The shop is full of bird cages.
A new pub is opening and the owner wants them wired up.
The cages are boot-sale dirty with traces of their long gone feathery occupants.
One still seems to have half a bird attached to the perch.
Mum and I don’t make a move to touch them.
“They need a clean,” Mum says.
“I can do that later,” says our client.
On closer inspection, the bird is not stuffed but silk.
“Well it really should be done before we start work,” Mum says.
Normally we’d already be fiddling about with the potential lumiere. We can cope with normal dirt and nicotine but seeds and birdshit is another matter.
“I just need a rough idea,” our pub man says. “They’re not that dirty.”
“Yes, but it’s not just ordinary dirt it’s birds’ dirt.”
He looks confused.
“Avian flu,” Mum says with authority.
The thought makes me step back a little.
I feel itchy. I wonder if I’ve already got it.
“What do you want me to do then?” he asks tartly. “Take them away and clean them?”
He hadn’t banked on us getting all health and safety. It doesn’t last long.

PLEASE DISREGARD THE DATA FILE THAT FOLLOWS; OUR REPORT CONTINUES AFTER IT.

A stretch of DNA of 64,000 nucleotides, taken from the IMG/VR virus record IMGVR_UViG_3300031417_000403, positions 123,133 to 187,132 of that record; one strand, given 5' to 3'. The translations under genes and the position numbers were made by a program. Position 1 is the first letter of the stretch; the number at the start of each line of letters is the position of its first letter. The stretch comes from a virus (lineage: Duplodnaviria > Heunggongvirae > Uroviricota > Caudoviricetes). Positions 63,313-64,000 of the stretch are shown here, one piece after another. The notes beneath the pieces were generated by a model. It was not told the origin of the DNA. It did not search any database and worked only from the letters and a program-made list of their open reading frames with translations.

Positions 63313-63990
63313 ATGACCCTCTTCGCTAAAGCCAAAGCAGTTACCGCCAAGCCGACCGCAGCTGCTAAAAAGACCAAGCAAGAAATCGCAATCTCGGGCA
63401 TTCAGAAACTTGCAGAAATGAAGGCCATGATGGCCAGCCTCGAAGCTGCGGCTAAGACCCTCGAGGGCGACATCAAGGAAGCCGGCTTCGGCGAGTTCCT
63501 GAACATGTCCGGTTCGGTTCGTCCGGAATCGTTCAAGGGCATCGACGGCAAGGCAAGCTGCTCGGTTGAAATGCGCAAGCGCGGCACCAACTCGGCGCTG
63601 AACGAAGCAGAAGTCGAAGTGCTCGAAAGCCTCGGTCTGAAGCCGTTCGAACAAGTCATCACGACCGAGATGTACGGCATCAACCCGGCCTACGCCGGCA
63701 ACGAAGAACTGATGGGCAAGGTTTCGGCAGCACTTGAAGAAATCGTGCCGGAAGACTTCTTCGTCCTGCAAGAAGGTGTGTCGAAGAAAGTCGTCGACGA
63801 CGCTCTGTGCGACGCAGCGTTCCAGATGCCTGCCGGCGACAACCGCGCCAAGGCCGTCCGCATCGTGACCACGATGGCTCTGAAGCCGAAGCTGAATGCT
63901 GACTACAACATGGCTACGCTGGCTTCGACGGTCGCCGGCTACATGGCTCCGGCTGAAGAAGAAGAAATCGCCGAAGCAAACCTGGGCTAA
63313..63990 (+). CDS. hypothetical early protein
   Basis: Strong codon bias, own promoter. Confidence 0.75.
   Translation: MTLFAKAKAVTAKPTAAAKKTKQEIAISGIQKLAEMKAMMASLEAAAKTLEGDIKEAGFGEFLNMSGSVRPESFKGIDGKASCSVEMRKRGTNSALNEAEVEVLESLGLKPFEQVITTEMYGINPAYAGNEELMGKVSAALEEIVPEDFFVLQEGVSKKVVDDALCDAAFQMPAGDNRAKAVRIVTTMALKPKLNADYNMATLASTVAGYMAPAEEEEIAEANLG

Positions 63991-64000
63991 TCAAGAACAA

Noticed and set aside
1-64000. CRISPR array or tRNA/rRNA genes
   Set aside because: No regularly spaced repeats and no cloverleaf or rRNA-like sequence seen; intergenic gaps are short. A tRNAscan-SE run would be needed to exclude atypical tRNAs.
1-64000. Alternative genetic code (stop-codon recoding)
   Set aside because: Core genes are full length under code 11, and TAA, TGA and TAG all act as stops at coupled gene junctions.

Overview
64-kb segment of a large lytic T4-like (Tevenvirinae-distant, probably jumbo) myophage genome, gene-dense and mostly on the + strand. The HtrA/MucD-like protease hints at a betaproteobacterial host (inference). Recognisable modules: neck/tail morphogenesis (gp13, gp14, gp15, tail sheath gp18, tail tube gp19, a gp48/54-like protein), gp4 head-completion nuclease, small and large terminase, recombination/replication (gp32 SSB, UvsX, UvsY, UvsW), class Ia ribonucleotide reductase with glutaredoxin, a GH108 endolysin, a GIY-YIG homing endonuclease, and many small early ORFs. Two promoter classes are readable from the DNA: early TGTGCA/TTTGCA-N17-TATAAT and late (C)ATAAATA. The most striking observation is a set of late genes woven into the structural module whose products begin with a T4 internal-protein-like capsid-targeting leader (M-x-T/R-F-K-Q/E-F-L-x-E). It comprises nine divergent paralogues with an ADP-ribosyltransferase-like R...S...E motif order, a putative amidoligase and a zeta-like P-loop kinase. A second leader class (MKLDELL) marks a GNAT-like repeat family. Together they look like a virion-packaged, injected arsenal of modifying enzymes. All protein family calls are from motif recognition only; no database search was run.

“No it’s okay,” Mum says.
As ever, we’re too nice to put him through the hassle even if it means becoming the source of an epidemic in South London.
He says he wants the cages wrapped.
“Like Christo,” Mum says later. “You know, the one who wrapped half of Australia up in plastic.”
Mum suggests hanging CD’s in them to reflect the light.
So here’s the brief: a boot-sale birdcage with a light bulb hanging in the middle, surrounded by dangling CD’s on fishing wire wrapped up in a net curtain.
A few days later she sets to work scrubbing them.
As usual when someone brings in something battered and in need of repair, the other customers all want to buy it.
“How much is the birdcage with the CD’s?” they ask, one after another.
It spurs on the cyclical conversation of getting into design lighting.
Mum suggests doing a whole range of unusual, one off pieces.
“That’s great if you’re prepared to work for long hours at risk of getting no money,” I say, which reminds me I’m still writing.
“How are book Sales going?” customers will ask, fingering the pages of the copy I’ve placed strategically on the shop counter.
“Slowly,” I say.
They examine my picture on the front cover, then return the book to the pile and smile.
“Well, Good Luck with it.”
I wouldn’t need luck if they bought it.
Inevitably, after not buying my book, they ask how much the birdcage is.